The opening lines of George Harrison’s “Bangladesh” song from 1971 are: “My friend came to me with sadness in his eyes, he told me that he wanted help, before his country dies…..”.
That friend was Ravi Shankar – Indian sitar virtuoso and legendary musician who has died today – aged 92.
A statement on the musician’s website says he passed away in San Diego, near his Southern California home. His foundation issued a statement saying that he suffered upper respiratory and heart problems and had undergone heart-valve replacement surgery last week.
Indian Prime Minister Manmohan Singh also confirmed his death and called Shankar a “national treasure”.
Labelled “the godfather of world music” by George Harrison, Shankar helped millions of classical, jazz and rock lovers (including me) discover the centuries-old traditions of Indian music. He became a teacher, mentor and father figure to Harrison and greatly influenced the Beatles music, from composition through to their fascination with India and it’s culture.
His discography is understandably extensive, spanning a recording career of well over 55 years. Ravi Shankar was briefly signed to the Beatles Apple Records label and released two albums. The first was a soundtrack album to a film about his music and life called Raga (1971), with the album of music from the film produced by George Harrison:
And then in 1973 came a double LP called In Concert 1972, with sarod player extraordinaire Ali Akbar Khan:
George Harrison of course famously called upon his friend Shankar in 1971 to open the fundraising Concert for Bangladesh in 1971, and then released a live film and a triple LP called The Concert for Bangladesh with the whole of the first side of Disc One dedicated to a performance by Ravi Shankar. This was also released on Apple Records:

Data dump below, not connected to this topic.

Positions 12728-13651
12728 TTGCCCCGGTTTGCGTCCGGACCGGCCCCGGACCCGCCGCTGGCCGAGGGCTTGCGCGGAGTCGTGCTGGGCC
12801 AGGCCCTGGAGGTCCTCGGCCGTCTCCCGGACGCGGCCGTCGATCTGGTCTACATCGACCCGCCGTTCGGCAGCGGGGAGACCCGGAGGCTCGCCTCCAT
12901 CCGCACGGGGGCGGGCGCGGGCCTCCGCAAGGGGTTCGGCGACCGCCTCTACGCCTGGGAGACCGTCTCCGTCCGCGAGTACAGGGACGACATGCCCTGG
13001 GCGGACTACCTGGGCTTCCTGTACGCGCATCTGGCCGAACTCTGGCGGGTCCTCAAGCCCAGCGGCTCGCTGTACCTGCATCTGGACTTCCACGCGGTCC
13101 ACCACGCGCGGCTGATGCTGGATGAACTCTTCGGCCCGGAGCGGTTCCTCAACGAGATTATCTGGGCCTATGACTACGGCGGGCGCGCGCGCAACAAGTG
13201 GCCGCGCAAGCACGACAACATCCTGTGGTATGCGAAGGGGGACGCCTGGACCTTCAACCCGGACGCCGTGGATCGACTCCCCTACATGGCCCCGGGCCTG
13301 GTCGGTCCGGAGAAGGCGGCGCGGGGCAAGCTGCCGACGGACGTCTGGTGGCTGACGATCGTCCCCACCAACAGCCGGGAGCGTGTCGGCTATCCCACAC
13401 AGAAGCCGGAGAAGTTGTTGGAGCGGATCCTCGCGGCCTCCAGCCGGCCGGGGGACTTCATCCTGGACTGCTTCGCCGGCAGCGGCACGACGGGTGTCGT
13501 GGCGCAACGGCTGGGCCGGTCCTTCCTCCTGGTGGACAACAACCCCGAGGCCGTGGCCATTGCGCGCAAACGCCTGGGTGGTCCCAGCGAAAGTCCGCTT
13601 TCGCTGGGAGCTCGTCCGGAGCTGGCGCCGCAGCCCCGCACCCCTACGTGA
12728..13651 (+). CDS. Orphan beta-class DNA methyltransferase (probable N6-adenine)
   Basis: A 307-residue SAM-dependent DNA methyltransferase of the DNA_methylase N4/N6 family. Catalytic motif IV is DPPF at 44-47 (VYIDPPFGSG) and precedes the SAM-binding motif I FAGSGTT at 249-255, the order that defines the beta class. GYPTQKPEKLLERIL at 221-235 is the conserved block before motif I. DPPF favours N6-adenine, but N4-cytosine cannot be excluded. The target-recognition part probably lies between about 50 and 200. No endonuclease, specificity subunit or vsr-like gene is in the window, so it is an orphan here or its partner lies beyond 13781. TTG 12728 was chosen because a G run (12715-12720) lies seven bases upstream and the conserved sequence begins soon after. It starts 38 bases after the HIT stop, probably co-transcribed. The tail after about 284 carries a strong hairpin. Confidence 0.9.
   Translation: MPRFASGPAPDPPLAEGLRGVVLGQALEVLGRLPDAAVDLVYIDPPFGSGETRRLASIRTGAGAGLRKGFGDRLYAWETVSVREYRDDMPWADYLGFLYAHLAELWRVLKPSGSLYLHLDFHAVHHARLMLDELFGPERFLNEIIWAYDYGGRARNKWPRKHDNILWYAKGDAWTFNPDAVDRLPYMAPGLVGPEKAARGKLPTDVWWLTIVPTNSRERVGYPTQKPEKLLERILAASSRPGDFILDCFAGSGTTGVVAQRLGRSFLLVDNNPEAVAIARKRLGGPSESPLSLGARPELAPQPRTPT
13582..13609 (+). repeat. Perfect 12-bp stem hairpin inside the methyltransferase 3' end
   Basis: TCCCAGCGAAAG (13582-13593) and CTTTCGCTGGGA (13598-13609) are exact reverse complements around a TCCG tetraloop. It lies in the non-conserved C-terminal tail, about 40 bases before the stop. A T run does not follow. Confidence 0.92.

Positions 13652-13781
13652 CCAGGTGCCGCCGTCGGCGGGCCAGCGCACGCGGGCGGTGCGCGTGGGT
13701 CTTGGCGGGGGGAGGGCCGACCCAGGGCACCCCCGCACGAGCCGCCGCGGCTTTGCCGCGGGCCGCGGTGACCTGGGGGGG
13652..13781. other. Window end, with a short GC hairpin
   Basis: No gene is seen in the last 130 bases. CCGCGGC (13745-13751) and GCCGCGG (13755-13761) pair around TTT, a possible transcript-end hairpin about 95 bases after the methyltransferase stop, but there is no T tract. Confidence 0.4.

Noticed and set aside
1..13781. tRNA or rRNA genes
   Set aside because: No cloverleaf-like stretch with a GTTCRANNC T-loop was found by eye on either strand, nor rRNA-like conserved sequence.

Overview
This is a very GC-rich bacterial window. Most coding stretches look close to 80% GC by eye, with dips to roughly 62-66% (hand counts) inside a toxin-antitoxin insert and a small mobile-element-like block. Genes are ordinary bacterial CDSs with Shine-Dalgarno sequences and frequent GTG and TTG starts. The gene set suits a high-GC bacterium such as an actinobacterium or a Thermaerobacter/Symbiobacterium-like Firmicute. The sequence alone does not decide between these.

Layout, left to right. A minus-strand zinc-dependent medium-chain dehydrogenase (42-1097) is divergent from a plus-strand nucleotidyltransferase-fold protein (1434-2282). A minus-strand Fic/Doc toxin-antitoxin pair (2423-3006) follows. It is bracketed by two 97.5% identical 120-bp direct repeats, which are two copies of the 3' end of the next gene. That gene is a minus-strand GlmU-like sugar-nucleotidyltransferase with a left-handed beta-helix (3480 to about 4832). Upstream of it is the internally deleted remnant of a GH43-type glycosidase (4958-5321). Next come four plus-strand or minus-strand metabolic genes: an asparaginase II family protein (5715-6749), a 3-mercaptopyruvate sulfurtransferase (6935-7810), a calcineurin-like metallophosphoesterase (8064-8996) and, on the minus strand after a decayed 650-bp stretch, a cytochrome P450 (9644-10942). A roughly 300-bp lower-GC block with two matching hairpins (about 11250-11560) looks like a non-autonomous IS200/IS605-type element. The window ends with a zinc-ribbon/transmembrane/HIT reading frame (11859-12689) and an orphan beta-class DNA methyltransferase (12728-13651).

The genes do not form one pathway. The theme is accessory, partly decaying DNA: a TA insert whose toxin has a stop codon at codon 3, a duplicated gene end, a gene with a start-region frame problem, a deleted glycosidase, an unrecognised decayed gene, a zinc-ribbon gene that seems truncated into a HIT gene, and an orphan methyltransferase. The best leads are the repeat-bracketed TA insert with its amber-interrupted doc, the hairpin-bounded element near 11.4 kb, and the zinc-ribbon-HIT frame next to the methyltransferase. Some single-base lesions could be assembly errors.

Following the demise of Apple in the seventies, George Harrison continued his association with Shankar, releasing two LP’s on his Dark Horse label. The first was Shankar Family and Friends (1974):
Shankar Family and Friends was followed on Dark Horse Records in 1976 by Ravi Shankar’s Music Festival From India:
George Harrison also compiled and produced a 1996 box set called Ravi – In Celebration (for the EMI subsidiary label, Angel Records). A single CD of highlights was also released:
And in 1997 (also on the Angle label) came Chants of India, which was again produced by George Harrison:
It was no surprise then, when in 2002 a tribute concert was held in honour of the late Beatle, that the music of Ravi Shankar would feature prominently. He was present for the show and a Shankar composition “Arpan” (Sanskrit for ‘to give’), was specially written for the occasion:
All the Dark Horse Harrison/Shankar collaborations, plus Chants of India, came out in a lavish box set simply called Collaborations in November 2010:
In recent years Ravi Shankar’s own record label EastMeetsWest Music has been steadily working through his back-catalogue and re-releasing his life’s work on CD, DVD, and digitally.
Been listening to “Chants of India” ever since I heard the news. He always seemed like such a sweet man, not to mention an amazing musician who dedicated his life to the spirituality of music. His talent and his spirit will be missed.
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